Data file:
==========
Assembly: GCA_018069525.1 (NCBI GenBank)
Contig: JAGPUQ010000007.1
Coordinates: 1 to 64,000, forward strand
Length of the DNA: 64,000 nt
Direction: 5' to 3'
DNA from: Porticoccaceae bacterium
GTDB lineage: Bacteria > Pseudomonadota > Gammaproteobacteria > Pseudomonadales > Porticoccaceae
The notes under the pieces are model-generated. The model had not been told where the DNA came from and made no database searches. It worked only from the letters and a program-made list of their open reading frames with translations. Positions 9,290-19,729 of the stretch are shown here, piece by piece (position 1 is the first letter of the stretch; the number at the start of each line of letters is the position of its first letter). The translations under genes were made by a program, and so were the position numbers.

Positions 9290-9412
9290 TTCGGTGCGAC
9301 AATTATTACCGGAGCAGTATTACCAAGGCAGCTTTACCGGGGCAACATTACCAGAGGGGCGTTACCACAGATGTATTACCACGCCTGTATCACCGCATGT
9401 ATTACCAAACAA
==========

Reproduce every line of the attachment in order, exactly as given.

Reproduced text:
Assembly: GCA_018069525.1 (NCBI GenBank)
Contig: JAGPUQ010000007.1
Coordinates: 1 to 64,000, forward strand
Length of the DNA: 64,000 nt
Direction: 5' to 3'
DNA from: Porticoccaceae bacterium
GTDB lineage: Bacteria > Pseudomonadota > Gammaproteobacteria > Pseudomonadales > Porticoccaceae
The notes under the pieces are model-generated. The model had not been told where the DNA came from and made no database searches. It worked only from the letters and a program-made list of their open reading frames with translations. Positions 9,290-19,729 of the stretch are shown here, piece by piece (position 1 is the first letter of the stretch; the number at the start of each line of letters is the position of its first letter). The translations under genes were made by a program, and so were the position numbers.

Positions 9290-9412
9290 TTCGGTGCGAC
9301 AATTATTACCGGAGCAGTATTACCAAGGCAGCTTTACCGGGGCAACATTACCAGAGGGGCGTTACCACAGATGTATTACCACGCCTGTATCACCGCATGT
9401 ATTACCAAACAA